Photograph by Joel Sartore, National Geographic Photo Ark
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This critically endangered Sumatran rhinoceros was photographed at Cincinnati Zoo in Ohio. In the wild, there are believed to be 80 or fewer remaining.

Photograph by Joel Sartore, National Geographic Photo Ark

First wild Sumatran rhino captured in urgent bid to save species

Conservationists have been trying to trap the critically endangered rhino for months in order to bring her to a breeding center.

On Sunday morning, one of the world’s last remaining Sumatran rhinos walked into a pit trap on the island of Borneo.

Fortunately, this trap wasn’t set by poachers but by an international coalition of conservation organizations called the Sumatran Rhino Rescue, intent on saving the Sumatran rhino from extinction.

With fewer than 80 of these rare creatures now left in the wild, the hope is that this female, which has been named Pahu, will provide some desperately needed genetic diversity to the breeding population of rhinos already in captivity elsewhere in Indonesia.

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Pahu, a lone Sumatran rhino, was captured in a pit on the island of Borneo as part of the Sumatran Rhino Rescue's efforts to save the species.

“When a population is down to 80 animals, every animal becomes very, very important,” says Susie Ellis, executive director of the International Rhino Foundation. “This means that the captive breeding program will be embarking on an expansion.”

“The Sumatran rhino is one of the most evolutionarily distinct mammals on the planet, and this week’s rescue is a critical step in making sure we don’t lose an entire branch of the rhino tree of life,” said Jonathan Baillie, executive vice president and chief scientist at the National Geographic Society, which is a partner of the Sumatran Rhino Rescue.

“But this is just the beginning. If we want to save this species, we need the strong support of other individuals and organizations.”

It takes a village to move a rhino

Transporting a large, wild animal is always a delicate process, but when you consider that Pahu was captured in a remote mining concession in the middle of a lowland rainforest, the tale of her extraction starts to sound Herculean.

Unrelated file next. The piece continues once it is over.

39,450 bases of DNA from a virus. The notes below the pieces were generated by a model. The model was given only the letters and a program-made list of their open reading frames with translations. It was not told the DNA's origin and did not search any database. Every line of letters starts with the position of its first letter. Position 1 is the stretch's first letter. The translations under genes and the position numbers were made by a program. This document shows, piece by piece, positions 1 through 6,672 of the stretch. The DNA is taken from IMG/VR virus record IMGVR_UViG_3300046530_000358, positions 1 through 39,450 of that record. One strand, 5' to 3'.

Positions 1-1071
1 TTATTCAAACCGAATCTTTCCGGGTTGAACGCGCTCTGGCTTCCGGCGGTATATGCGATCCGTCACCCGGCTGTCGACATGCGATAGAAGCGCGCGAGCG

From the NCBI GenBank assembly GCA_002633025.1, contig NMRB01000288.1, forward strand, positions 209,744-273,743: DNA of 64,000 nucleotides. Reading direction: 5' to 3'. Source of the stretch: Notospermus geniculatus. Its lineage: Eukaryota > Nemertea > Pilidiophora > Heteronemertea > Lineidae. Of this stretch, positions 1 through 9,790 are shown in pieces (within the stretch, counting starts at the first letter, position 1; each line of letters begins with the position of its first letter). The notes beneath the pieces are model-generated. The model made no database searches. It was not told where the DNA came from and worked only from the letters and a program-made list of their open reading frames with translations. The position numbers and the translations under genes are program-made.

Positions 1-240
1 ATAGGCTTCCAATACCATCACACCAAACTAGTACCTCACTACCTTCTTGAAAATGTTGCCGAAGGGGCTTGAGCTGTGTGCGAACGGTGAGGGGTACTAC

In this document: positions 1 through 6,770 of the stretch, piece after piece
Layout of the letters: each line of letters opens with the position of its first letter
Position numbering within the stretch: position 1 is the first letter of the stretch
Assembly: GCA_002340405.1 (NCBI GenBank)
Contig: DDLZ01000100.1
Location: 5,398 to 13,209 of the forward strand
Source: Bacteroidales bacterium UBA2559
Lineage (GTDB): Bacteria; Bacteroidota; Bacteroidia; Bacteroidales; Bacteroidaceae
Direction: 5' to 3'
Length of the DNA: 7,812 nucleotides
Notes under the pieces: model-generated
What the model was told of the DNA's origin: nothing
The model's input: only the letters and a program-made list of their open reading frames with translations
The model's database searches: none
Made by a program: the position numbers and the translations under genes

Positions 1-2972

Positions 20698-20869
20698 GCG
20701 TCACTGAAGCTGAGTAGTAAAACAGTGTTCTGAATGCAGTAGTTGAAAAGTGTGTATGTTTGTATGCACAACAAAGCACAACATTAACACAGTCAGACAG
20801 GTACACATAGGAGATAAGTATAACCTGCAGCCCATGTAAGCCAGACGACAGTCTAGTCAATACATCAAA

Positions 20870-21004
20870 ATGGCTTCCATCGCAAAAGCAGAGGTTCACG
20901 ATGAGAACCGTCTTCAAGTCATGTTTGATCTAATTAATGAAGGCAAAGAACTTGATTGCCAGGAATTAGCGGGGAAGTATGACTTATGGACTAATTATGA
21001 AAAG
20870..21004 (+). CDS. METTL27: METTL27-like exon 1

For starters, Pahu was given a sedative before being guided into a crate, which was then secured inside of a truck. Veterinarians from Indonesia, Malaysia, and Australia worked together to ensure her safety and comfort all along the way.

At the same time, a local mining company sent a bulldozer to travel with the team in order to clear debris from the roads that had washed out due to heavy rains. And a police escort ensured that the convoy wasn’t bogged down by curious onlookers and other distractions.

Plan to Save the Sumatran Rhino Launched

The smallest rhino species also is the smallest in numbers. A coalition of international NGOs and the Indonesian government have banded together to put a plan into action.

All in all, the 93-mile drive from West Kutai to the nearest rehabilitation center in Kelian was completed just as the sun was coming up on Tuesday morning. And Pahu endured with flying colors.

“She’s happy. She’s healthy. She’s eating. She’s sleeping. She’s just doing all these wonderful things that we want her to do,” says Margaret Kinnaird, who has been coordinating WWF International’s Sumatran rhino efforts for the last two years. (WWF is also part of the Sumatran Rhino Rescue coalition.)

“And you know what, it happened on my birthday!” says Kinnaird. “I opened up my email and was like, ‘Oh my god, what a present!’”

Just a little patience

Believe it or not, WWF-Indonesia and its team of local NGOs have been trying to capture Pahu since April 2018.

“The waiting period was grueling,” says Kinnaird. “But I have to give those guys in the field a huge applause, because they stuck it out for eight months and waited for this rhino to come into the trap.”

But now, a different kind of waiting game has begun.

Sumatran rhino

(Dicerorhinus sumatrensis)

Height:

3.3–5 feet

Weight:

1,320–2,090 pounds

RHINOCEROS COLLAPSE

The number of Sumatran rhinos has dropped

an estimated 70 percent in the past two

decades, mostly due to poaching. Fewer than

a hundred remain in Indonesia, in isolated

pockets. Sumatran rhinos are solitary creatures.

They’re small compared with other rhino

species, and females give birth about every

three to five years.

asia

pacific

Ocean

Historic range

pacific

Ocean

Indonesia

aus.

Low Birth Rate